Kaposi sarcoma (KS) is a type of cancer that is caused by the human herpes virus 8 (HHV-8), which is also known as Kaposi’s sarcoma-associated herpes virus (KSHV). An HHV-8 infection can cause the cells that line lymph or blood vessels to begin to divide uncontrollably and invade surrounding tissues. The resulting accumulation of excess cells can form lesions in various parts of the body, including the skin, mucosal surfaces, lymph nodes, lungs and digestive tract.
Because a healthy immune system can usually keep HHV-8 infections at bay, KS is relatively uncommon among the general population. However, a weakened immune system may be unable to effectively fight off HHV-8, which can allow KS to develop. For this reason, KS often affects people who take medications that suppress the immune system, such as corticosteroids, as well as individuals who are living with untreated human immunodeficiency virus (HIV). KS is considered to be an acquired immune deficiency syndrome (AIDS)-defining condition, which means that an HIV-positive patient who develops KS is officially considered to have developed AIDS at that point as well.
KS lesions that form in the skin often resemble bruises, appearing as bumps, spots or patches in a variety of colors, including pink, dark red, purple and brown. Usually, these lesions do not cause any discomfort. On the other hand, KS lesions that develop inside the body can potentially affect the functioning of internal organs. For instance:
- Lesions in the lungs can cause chest infections, coughing and breathing difficulties.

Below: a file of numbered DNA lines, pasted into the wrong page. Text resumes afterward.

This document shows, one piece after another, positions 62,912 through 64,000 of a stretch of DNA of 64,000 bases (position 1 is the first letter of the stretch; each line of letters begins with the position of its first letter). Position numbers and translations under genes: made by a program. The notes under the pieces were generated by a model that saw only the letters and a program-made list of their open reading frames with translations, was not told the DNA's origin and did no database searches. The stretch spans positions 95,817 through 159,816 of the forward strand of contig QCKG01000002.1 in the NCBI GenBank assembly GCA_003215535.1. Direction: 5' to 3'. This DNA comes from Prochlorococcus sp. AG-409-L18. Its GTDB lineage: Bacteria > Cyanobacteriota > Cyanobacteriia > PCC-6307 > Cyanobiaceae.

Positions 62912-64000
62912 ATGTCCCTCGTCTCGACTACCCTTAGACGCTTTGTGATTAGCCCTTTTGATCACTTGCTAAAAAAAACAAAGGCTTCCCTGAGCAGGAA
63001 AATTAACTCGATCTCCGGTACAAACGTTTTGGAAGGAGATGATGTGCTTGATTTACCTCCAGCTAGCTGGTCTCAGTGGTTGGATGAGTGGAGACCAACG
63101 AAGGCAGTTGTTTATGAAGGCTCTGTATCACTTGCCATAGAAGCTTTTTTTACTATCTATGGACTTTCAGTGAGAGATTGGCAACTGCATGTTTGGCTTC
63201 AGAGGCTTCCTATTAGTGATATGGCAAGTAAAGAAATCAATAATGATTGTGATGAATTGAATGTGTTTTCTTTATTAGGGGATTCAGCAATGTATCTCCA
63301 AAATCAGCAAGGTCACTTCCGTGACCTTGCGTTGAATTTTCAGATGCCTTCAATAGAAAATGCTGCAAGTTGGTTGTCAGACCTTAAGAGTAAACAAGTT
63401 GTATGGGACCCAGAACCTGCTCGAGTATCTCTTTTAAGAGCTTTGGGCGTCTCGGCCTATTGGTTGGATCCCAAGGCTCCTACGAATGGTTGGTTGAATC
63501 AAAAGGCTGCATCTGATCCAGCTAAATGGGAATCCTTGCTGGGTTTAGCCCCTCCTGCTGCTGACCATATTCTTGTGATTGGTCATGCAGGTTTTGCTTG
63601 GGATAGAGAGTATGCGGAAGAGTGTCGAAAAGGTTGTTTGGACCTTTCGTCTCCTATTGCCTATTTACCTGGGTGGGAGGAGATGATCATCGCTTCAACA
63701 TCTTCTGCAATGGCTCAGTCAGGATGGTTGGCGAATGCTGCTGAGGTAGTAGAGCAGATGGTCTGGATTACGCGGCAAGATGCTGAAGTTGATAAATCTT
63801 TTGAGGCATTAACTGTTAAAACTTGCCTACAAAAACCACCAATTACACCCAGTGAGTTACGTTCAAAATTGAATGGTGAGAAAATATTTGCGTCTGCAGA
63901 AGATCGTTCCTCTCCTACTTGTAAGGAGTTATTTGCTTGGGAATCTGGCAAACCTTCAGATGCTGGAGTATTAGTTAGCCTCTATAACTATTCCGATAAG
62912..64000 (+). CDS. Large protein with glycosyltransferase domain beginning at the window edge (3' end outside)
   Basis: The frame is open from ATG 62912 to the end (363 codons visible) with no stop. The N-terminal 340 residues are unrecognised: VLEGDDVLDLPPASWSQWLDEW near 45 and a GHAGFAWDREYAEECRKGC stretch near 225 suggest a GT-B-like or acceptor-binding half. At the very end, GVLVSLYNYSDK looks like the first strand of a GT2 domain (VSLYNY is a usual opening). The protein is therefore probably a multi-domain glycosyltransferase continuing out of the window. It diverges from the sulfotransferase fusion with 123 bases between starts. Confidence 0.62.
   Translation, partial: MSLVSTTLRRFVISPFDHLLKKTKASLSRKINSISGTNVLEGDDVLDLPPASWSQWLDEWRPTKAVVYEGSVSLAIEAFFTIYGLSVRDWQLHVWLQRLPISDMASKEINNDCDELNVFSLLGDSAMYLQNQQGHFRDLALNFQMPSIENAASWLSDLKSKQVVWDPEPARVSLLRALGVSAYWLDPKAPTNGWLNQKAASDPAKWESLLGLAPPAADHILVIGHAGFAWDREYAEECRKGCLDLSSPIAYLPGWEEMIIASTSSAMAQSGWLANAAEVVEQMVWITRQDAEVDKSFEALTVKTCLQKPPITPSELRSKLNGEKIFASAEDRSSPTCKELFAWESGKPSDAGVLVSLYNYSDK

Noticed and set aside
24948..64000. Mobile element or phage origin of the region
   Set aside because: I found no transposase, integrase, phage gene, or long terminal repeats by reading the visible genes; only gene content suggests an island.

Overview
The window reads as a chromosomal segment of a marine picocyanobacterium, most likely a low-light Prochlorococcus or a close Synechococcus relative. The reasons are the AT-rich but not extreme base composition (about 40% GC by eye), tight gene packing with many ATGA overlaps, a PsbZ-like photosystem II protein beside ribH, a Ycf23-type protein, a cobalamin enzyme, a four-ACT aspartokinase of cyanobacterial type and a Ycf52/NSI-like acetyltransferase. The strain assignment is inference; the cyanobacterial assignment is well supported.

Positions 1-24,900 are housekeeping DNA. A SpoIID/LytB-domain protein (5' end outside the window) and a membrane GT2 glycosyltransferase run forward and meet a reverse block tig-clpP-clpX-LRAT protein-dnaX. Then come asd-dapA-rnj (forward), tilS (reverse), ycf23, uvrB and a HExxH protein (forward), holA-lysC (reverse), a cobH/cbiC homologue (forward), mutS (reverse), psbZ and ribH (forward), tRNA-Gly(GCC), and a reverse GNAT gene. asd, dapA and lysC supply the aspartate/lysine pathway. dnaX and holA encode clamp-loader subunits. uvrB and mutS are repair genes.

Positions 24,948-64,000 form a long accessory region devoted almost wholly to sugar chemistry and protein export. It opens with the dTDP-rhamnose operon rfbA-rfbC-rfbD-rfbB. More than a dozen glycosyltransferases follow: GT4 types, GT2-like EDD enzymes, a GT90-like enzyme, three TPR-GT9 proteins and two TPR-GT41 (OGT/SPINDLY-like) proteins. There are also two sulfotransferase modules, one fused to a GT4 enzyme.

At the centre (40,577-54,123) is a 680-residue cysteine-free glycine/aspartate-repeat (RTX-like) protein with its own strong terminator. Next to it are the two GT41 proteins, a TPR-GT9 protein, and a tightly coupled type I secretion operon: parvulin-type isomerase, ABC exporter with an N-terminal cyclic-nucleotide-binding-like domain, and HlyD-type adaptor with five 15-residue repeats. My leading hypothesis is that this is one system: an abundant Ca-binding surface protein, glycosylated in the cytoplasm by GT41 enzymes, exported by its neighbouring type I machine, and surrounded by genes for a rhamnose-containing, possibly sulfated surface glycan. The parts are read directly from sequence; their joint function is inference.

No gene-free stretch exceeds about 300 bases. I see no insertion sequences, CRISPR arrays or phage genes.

- Lesions in the mouth or throat can make it difficult to speak, eat or swallow.
- Lesions in the lymph nodes and lymph vessels (parts of the immune system) can cause painful arm or leg swelling.
Of course, these symptoms can be produced by a number of other conditions as well, so they are not definitive signs of KS. A physician can usually confirm a diagnosis by performing a biopsy of a skin lesion or ordering another diagnostic test, such as an endoscopy, bronchoscopy or blood test.
Treatment for KS focuses on strengthening the immune system. For patients who are diagnosed with AIDS-related Kaposi sarcoma, HIV treatment may be all that is necessary for managing the associated KS symptoms. By strengthening the immune system, HIV treatment can protect against KS as well as slow its progression.
If you’d like to learn more about Kaposi sarcoma, you can contact Moffitt by calling 1-888-663-3488 or completing our new patient registration form online. No referrals are necessary.